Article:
Doug Bruns

Maine, three years on.

In Life, Memoir, The Examined Life, Travel, Writing on May 30, 2012 at 6:00 am

The Great State of Maine

We moved to Maine three years ago this week. As I’ve observed previously, place matters, though I did not understand that truly until settled-in here in the northeast. (In a society where transience seems valued, such musings must seem quaint.) Of the world places I’ve seen, Maine is favorite. That I’ve seen a lot of the world, makes Maine the more significant. I’m not going to attempt to explain it. Ineffableness is how the important things are best realized.

There are other places that pique my interest. Colorado is such a place, as is Montana and Wyoming. Mountains and rivers, remoteness, low population, challenging weather–these are factors in favor of a place. A consideration of my travel resume reveals my interest in places appealing to the few. A family member, upon hearing of the minor hardships endured in Nepal recently, asked why I wouldn’t rather go to a place like Hawaii. That question obviously cannot be answered as it requires of the asker an impossible comprehension.

My father, who is ninety years old, still talks about living in a cabin aside a river in Alaska, where he will fish for his dinner and tend to a garden, where he will live in a manner fashionably now called sustainable. Of course no such place is left him, nor is much of him left for it. It was a dream. He also dreamed of living on a boat, a more reasonable quest, but also unfulfilled. Instead he worked his way up through the ranks at International Harvester until he retired as early as he could. His modest life, shared with my mother, included cutting the grass once a week and cleaning the gutters in the spring, caulking and painting the window frames, and attending to the weekly trash. He said to me this very morning that it’s best to have left that world behind, that he would not be able to walk behind a lawnmower now. Though he is still of sound mind, he talks of someday getting another motorcycle, like the Harley he had as a young man. I humor him, but suggest he also get a sidecar in which to store his walker.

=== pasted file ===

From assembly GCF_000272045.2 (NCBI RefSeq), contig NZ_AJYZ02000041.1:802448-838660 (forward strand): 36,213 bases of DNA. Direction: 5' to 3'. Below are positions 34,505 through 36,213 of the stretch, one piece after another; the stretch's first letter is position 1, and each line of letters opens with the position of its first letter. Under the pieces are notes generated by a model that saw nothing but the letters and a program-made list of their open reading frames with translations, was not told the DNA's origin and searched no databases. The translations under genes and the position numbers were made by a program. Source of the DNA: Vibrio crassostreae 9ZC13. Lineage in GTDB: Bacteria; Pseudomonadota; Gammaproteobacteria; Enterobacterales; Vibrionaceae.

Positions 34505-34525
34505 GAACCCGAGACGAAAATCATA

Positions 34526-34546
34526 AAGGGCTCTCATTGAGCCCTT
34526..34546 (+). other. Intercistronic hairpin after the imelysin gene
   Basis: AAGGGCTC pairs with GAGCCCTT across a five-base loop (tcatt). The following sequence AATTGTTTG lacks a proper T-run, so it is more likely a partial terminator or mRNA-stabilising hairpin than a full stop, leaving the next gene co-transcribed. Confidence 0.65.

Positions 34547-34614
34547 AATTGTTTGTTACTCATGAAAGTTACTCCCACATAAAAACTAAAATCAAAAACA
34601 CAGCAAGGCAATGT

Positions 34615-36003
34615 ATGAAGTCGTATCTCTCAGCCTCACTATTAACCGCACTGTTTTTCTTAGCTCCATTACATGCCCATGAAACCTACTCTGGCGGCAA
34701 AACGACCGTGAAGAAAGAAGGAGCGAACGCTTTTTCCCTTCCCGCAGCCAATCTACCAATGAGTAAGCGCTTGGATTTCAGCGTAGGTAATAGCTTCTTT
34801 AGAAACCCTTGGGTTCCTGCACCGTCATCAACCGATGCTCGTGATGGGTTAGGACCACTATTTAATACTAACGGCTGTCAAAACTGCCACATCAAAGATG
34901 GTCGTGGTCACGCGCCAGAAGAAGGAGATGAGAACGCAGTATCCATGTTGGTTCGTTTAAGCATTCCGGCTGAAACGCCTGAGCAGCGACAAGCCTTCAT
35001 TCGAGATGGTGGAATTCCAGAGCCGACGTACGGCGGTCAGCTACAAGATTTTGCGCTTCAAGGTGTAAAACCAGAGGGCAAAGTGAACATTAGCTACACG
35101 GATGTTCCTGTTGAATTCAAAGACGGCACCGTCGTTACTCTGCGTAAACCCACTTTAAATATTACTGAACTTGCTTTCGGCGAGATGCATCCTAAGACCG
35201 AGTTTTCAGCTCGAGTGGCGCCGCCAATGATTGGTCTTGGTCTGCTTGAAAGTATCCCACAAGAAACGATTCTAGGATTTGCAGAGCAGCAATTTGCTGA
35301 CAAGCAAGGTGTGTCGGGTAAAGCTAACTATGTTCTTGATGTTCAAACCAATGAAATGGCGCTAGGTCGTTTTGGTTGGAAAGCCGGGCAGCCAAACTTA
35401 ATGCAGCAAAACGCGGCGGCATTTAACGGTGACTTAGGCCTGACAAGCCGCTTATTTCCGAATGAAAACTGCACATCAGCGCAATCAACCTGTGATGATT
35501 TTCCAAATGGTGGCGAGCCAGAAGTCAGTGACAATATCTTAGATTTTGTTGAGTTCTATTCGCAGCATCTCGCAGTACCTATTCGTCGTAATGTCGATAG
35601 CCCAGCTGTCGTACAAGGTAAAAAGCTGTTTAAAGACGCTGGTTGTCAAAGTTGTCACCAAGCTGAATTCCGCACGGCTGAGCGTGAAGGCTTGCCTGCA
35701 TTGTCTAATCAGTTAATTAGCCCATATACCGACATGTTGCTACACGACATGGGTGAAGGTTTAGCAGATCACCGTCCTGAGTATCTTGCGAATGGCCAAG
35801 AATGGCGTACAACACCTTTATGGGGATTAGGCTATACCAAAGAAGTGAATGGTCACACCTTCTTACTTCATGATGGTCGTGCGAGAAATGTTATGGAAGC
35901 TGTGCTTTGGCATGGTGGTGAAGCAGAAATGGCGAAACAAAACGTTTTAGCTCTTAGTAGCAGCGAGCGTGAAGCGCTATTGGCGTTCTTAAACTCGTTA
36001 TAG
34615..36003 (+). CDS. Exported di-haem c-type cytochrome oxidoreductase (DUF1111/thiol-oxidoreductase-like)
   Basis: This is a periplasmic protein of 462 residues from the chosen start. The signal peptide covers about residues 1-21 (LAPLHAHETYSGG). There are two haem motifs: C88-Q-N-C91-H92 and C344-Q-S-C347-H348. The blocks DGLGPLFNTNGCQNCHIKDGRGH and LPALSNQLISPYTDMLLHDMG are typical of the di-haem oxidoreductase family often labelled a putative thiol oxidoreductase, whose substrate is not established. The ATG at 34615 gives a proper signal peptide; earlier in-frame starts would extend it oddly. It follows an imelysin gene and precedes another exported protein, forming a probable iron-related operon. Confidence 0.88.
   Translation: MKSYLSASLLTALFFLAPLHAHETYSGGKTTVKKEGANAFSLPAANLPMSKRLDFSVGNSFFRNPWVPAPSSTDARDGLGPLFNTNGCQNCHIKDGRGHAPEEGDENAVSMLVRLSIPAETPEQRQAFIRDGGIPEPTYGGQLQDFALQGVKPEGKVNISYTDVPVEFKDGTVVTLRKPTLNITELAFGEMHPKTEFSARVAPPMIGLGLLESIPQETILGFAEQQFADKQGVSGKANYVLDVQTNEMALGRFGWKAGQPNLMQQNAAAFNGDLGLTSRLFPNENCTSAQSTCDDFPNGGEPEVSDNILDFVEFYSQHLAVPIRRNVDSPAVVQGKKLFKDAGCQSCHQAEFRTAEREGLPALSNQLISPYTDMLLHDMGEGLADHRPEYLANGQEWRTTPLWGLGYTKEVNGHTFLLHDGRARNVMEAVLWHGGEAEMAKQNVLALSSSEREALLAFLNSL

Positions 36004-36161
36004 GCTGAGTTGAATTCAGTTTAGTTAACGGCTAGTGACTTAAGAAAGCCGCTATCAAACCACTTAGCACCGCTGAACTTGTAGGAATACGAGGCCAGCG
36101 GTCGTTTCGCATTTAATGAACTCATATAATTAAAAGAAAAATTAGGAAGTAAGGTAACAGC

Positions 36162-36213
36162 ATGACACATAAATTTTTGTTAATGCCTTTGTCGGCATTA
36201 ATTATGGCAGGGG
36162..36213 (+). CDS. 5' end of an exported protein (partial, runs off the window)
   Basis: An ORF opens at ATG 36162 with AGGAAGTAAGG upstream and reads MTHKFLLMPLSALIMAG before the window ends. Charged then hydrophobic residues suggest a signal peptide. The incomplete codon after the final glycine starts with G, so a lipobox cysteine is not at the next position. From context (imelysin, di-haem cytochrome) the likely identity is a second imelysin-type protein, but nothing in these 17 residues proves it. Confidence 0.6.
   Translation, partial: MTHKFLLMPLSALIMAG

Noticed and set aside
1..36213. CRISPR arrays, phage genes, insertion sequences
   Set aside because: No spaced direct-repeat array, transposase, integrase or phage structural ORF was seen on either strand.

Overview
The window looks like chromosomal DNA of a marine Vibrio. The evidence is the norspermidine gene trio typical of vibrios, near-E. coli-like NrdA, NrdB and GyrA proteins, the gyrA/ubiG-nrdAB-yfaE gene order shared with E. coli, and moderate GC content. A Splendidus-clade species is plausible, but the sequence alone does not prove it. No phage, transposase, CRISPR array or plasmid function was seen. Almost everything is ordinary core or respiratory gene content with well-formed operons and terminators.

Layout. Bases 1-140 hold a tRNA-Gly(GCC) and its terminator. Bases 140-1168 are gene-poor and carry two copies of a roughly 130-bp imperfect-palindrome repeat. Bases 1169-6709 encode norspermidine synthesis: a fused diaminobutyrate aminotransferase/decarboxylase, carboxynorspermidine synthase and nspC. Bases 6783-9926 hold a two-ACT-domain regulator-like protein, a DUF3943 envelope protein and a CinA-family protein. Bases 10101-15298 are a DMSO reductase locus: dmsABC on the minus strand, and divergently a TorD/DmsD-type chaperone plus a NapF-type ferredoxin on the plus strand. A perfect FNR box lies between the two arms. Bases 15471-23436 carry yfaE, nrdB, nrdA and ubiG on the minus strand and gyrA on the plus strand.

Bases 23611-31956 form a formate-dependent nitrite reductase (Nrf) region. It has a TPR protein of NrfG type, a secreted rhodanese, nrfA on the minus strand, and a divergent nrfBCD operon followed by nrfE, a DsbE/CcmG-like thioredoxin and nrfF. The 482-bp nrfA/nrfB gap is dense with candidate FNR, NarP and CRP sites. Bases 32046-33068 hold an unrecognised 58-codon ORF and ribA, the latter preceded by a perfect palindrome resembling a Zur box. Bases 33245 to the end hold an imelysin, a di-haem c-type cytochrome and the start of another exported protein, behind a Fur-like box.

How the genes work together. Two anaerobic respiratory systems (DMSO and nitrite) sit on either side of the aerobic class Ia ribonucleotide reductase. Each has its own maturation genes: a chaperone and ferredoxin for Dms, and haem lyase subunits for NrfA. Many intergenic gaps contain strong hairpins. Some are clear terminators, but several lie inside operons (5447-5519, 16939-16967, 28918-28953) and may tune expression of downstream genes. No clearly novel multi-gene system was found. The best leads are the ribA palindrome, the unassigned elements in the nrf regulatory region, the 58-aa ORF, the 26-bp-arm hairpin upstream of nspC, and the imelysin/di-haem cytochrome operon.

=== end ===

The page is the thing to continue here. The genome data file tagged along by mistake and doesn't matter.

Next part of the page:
It is fortunate that, unlike my father, I have made progress pursuing a dream or two, though my dreams have never been so concrete nor vividly imagined as his. The nature of my life has been more that of the rising stream during spring run-off. It will likely follow the course it took the year previously, but one cannot be sure and there is a thrill in that unknown. Eventually, as occurred three years ago, something might nudge it out of its ancient bed and turn it toward parts unknown. Therein is a natural cause for celebration.


It does not escape me that this is the second post this week using a river-stream metaphor. I think a little Hemingway might be in order. Here is the last paragraph of his two-part short story, Big Two-Hearted River:

Nick stood up on the log, holding his rod, the landing net hanging heavy, then stepped into the water and splashed ashore. He climbed the bank and cut up into the woods, toward the high ground. He was going back to camp. He looked back. The river just showed through the trees. There were plenty of days coming when he could fish the swamp.

Amen, Ernest.

  1. Relaxed introspection. Nice.

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